Issues such as a cloud storage client failing to pay consumption fees or a supplier’s financial or legal issues can limit data availability. Data crossing national boundaries, data intermingling with the tainted data of others and supplier bankruptcies are yet to be played out on a legal stage. For example, how do we determine when a file is deleted? How can a deletion be proved? What happens if a deleted file ends up in the hands of a protagonist? Such potential indiscretions require careful scrutiny by an IT organisation’s legal team before data moves to a public cloud storage provider.
6. Cloud storage suppliers will mingle data to minimise cost through high storage utilisation
Low-cost offerings tend to drive the sharing of storage equipment between storage customers and the commingling of data. For some, this will pose an unacceptable risk in terms of data privacy and ownership in a multitenancy environment. IT organisations must realise that requiring a supplier to separate data into isolated hardware will increase costs and potentially require upfront charges by the cloud storage vendor to maintain a separate storage hardware infrastructure, potentially eliminating any price advantages.
7. The performance of cloud storage is unlikely to match an internal storage infrastructure
Separating users from data and the generic nature of cloud storage serves to deliver a lowest common denominator for performance expectations. Since the user is physically separate from the storage equipment, moving large amounts of data across distances can be impractical. In addition, users will be unable to tweak public service capabilities to suit their specific requirements. Considerations include latency and bandwidth, as well as usage tuning.
8. Cloud storage forces the re-examination of project management procedures to keep pace with on-demand storage
By its nature, cloud storage improves responsiveness and agility when delivering storage services. In the absence of cloud storage, data centres and IT organisations often plan new service implementations on a time scale measured in months. Identifying specific requirements, defining architectures, engaging vendors and provisioning storage equipment takes time. Cloud storage short-circuits this sometimes lengthy rollout of new storage services and thus compels organisations to rethink project timeline assumptions. Rather than dealing with the lengthy process of bolting in new storage hardware, cloud storage capacity is there for the taking.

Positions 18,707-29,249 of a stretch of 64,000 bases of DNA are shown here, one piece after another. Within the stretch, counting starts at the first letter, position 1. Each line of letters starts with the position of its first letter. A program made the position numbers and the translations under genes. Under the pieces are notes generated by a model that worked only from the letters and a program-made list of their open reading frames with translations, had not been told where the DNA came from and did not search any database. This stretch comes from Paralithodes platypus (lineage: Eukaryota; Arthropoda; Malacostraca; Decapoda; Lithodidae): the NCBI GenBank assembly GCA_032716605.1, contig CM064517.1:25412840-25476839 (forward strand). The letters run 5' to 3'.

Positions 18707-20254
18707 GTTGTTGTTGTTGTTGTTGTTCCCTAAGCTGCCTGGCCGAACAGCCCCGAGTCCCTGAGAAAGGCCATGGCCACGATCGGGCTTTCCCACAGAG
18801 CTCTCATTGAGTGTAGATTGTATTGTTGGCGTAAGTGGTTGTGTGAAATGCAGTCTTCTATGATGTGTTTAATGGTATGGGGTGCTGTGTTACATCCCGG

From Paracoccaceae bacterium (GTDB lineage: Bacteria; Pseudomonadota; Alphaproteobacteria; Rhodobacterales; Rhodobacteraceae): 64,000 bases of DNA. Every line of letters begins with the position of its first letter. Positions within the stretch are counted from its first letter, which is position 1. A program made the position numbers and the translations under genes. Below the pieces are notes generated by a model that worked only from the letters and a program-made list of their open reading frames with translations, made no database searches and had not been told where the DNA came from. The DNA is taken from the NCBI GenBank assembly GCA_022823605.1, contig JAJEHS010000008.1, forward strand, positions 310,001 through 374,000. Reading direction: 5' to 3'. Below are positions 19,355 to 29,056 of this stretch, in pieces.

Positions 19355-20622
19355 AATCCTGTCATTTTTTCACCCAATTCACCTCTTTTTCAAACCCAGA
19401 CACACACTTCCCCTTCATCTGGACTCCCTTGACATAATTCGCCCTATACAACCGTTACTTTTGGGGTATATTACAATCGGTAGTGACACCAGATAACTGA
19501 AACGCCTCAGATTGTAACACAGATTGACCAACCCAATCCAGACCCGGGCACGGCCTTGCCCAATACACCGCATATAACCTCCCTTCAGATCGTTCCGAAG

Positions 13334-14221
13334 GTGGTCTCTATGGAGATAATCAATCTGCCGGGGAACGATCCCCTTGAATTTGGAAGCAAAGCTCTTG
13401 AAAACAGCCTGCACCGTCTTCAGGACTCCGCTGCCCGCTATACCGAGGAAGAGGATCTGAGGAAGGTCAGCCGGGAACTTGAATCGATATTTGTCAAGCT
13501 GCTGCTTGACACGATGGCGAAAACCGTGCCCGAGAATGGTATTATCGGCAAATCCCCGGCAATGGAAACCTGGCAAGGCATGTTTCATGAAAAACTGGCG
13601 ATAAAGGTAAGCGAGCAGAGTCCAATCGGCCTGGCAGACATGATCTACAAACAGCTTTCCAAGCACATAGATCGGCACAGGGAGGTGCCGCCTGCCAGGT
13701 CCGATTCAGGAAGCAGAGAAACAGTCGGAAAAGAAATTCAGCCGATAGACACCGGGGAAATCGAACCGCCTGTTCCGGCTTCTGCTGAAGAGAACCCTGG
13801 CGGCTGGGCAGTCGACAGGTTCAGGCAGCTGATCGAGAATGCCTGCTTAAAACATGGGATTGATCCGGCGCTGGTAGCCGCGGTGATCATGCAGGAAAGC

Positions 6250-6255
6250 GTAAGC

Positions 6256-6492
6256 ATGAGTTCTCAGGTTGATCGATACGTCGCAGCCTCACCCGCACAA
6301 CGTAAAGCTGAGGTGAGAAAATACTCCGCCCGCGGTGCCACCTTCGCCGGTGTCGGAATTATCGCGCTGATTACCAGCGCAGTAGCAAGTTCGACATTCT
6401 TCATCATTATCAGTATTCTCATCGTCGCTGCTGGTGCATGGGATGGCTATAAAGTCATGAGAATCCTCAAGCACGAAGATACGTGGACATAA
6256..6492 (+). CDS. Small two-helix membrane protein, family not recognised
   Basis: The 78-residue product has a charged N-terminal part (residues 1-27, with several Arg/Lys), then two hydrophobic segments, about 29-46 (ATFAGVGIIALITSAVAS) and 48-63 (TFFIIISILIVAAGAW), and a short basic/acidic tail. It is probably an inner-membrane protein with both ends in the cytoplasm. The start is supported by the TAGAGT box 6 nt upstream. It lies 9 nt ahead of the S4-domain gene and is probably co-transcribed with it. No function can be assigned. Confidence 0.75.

9. Providers are starting small and simple as they attempt to satisfy their customers’ needs
Services such as endpoint backup, individual server backup or email archiving are common, while in contrast, services to manage health information for hospitals are rare due to regulatory and trust concerns. Providers tend to tailor solutions to SMB IT environments, thereby refining capabilities and growing their infrastructures as they go. The SMB market also offers extensive sales opportunities for providers searching for a customer base and quick revenue. The smaller-scale environments of SMBs typically measure in terabytes instead of petabytes and, thus, better suit small cloud provider scalability, service, support and distribution capabilities.
10. Large enterprises often demand more than storage service providers can offer
Large IT organisations can scale to the multiple-petabyte range, with data centres distributed around a country or the world. With greater scale comes more regulatory concerns that require service providers to pay close attention to, for example, the geographic placement of data. Both Amazon and Microsoft Windows Azure are ramping up to service large customers, but most of the cloud storage service industry leaves much to be desired as far as large enterprises are concerned. Large enterprises are attracted to the promise of cloud storage, but will quickly find that its capabilities are lacking. However, for smaller projects or those not encumbered with compliance regulations, cloud storage providers can help.